article seems to confirm that:
http://www.soundonsound.com/sos/Oct04/articles/qa1004-7.htm (one of the
first articles I could find on this issue)
Only the Larry Mullen Jr's of this world would notice jitter in that
case (http://www.newyorker.com/magazine/2011/04/25/the-possibilian). And
I'm no Larry Mullen Jr ;)

Jeremy

> FWIW there's zero audible (and perhaps zero measurable) jitter when
> using internal virtual synth. We don't know what exactly the OP want's
> to do, but she seemingly does use external gear.

> Regards,
> Ralf
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>



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Re: MIDI jitter - Was: outfitting a computer for songwriting in linux?

Ralf Mardorf
On Sun, 26 Jul 2015 23:00:24 +0200, Jeremy Jongepier wrote:
>http://www.newyorker.com/magazine/2011/04/25/the-possibilian

"Brown Shoes Don't Make It" :D

Actually a timing error is like the flower ;).
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Re: MIDI jitter - Was: outfitting a computer for songwriting in linux?

Ralf Mardorf
In reply to this post by Jeremy Jongepier
"Academic studies have indicated that jitter becomes noticeable between
1 and 5ms, with a weighting around 2-3ms (Van Noorden 1975, Michon
1964, and Lunney 1974). Note that these tests only measured the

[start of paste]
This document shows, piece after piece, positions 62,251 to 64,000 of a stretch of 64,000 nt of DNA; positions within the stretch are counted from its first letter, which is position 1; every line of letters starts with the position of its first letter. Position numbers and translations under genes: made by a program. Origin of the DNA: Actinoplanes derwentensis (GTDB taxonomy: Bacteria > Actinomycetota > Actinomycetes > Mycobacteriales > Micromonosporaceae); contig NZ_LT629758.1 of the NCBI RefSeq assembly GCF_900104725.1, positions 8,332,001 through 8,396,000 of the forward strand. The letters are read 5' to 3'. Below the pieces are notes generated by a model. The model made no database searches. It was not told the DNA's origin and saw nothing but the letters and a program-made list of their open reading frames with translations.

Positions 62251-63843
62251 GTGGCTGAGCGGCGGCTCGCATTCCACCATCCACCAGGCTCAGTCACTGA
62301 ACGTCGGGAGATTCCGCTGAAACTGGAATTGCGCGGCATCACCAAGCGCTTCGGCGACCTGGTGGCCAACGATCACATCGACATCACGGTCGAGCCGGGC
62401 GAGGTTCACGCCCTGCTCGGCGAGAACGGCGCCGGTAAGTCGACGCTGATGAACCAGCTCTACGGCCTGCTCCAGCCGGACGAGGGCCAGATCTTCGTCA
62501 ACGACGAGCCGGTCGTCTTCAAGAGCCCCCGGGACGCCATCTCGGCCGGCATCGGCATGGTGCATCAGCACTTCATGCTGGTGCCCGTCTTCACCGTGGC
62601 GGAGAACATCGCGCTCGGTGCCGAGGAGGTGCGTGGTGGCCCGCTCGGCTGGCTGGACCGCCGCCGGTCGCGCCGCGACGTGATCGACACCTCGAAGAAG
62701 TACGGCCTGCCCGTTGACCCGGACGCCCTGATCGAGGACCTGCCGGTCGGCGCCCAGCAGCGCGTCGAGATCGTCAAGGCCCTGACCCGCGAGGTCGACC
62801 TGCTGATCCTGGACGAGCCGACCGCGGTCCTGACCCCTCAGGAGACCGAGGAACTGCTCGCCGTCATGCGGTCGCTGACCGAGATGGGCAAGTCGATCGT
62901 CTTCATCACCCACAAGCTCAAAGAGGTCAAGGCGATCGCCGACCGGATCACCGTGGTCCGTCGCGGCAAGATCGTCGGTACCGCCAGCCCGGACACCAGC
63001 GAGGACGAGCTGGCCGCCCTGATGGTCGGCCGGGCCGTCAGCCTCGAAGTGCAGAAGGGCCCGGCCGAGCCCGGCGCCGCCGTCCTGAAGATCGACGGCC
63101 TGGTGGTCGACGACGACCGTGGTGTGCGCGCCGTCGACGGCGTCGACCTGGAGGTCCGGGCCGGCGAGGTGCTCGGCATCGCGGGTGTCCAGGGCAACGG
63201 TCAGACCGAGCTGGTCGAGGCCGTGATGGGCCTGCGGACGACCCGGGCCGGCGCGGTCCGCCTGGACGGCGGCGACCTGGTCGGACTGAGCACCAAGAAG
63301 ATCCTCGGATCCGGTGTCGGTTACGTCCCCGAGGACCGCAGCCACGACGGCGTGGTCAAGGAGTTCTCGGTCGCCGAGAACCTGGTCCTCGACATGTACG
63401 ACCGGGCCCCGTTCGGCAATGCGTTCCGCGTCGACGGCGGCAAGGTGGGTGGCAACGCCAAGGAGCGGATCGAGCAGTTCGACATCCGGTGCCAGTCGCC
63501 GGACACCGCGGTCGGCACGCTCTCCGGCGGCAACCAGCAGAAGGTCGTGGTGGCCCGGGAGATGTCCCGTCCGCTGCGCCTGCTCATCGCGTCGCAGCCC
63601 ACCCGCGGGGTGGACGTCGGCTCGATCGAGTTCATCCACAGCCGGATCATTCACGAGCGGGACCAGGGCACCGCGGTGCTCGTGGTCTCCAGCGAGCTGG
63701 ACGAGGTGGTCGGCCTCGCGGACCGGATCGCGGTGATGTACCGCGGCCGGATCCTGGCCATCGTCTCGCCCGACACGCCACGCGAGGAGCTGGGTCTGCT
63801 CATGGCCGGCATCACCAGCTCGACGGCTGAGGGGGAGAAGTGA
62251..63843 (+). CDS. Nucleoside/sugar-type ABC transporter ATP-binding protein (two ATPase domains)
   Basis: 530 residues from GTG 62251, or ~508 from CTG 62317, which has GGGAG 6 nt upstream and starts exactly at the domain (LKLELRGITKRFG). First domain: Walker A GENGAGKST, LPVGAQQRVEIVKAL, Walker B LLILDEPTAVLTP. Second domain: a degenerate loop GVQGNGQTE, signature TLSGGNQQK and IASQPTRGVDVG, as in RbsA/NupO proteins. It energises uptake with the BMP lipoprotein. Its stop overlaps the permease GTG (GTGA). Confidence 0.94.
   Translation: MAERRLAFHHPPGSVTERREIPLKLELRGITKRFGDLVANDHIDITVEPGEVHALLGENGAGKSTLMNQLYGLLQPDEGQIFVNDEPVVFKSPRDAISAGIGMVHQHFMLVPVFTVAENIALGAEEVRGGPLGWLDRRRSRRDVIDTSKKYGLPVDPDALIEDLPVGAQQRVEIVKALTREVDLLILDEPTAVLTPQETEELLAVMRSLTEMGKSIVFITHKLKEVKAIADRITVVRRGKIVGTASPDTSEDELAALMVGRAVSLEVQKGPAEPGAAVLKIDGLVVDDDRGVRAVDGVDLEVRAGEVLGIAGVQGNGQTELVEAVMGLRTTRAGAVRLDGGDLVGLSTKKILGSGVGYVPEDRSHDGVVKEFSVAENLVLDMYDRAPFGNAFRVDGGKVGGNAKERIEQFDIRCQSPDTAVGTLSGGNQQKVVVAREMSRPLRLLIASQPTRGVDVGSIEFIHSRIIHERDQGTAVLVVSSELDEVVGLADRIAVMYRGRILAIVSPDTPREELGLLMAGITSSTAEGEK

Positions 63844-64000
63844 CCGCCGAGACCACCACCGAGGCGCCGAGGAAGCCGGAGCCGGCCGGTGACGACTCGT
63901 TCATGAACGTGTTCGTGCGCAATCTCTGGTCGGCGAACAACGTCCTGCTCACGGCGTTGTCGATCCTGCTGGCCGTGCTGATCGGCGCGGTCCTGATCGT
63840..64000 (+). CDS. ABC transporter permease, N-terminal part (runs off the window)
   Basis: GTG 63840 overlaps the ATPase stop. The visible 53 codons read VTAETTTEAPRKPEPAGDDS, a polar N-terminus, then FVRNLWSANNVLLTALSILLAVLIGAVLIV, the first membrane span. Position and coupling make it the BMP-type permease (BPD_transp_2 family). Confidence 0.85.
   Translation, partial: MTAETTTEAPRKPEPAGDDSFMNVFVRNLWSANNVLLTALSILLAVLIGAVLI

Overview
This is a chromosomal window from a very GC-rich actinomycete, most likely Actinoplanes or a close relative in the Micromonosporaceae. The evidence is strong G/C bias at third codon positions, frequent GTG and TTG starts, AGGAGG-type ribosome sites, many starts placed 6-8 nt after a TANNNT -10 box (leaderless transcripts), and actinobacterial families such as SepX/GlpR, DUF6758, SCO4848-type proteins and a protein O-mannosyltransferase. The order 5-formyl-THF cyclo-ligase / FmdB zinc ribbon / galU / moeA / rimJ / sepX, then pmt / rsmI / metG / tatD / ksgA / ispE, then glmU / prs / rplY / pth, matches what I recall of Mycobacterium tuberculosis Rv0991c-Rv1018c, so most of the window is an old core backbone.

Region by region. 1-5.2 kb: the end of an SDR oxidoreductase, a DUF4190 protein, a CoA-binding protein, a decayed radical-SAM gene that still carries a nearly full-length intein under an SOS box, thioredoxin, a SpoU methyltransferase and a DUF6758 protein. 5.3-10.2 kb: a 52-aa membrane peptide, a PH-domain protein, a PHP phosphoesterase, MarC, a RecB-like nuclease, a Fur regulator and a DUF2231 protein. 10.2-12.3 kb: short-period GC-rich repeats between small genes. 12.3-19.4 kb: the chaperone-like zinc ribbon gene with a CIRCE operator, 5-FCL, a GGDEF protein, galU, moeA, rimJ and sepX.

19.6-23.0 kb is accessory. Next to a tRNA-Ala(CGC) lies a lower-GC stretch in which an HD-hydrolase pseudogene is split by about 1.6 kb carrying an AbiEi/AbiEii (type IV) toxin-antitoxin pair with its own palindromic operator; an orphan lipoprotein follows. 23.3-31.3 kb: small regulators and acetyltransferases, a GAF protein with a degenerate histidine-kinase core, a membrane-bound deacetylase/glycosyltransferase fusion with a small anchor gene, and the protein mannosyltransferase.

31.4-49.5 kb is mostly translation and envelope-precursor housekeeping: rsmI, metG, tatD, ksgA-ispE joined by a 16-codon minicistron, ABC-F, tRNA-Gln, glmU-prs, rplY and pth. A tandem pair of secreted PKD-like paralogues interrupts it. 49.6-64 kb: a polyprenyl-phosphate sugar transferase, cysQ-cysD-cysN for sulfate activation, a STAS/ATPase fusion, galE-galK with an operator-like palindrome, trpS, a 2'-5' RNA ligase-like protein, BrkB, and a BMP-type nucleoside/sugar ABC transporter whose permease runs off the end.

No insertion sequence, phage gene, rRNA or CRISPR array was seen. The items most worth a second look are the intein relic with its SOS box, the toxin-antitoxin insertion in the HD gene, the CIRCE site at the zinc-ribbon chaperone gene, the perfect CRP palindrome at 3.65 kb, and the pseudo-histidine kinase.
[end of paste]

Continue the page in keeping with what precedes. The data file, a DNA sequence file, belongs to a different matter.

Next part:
perception of jitter while listening, not while performing. Intuitively
I expect performing musicians to be even less tolerant to it."

"As sample buffer sizes are reduced, the jitter reduces"

http://expressiveness.org/2012/12/04/midi-jitter

When we measured the MIDI loops a few years ago people didn't believe
that I'm able to notice the jitter and they posted links about "good"
drummers who are more out of time than MIDI jitter is. Even while it's
true that a good musician is out of time too, it's done with human
touch, the human "jitter" provides the good groove. Machine's jitter
breaks the groove, it's arbitrary jitter, The musicians jitter is
aligned to the emotion the music should communicate.

However, the link above also claims that _it is noticeable_ and we
should keep in mind that a MIDI loop measurement doesn't care about
MIDI jitter of the receiving synth and jitter caused when the audio
signal is synced to the MIDI events. When recording very short click
sounds with a short attack, it's still hard to find the position were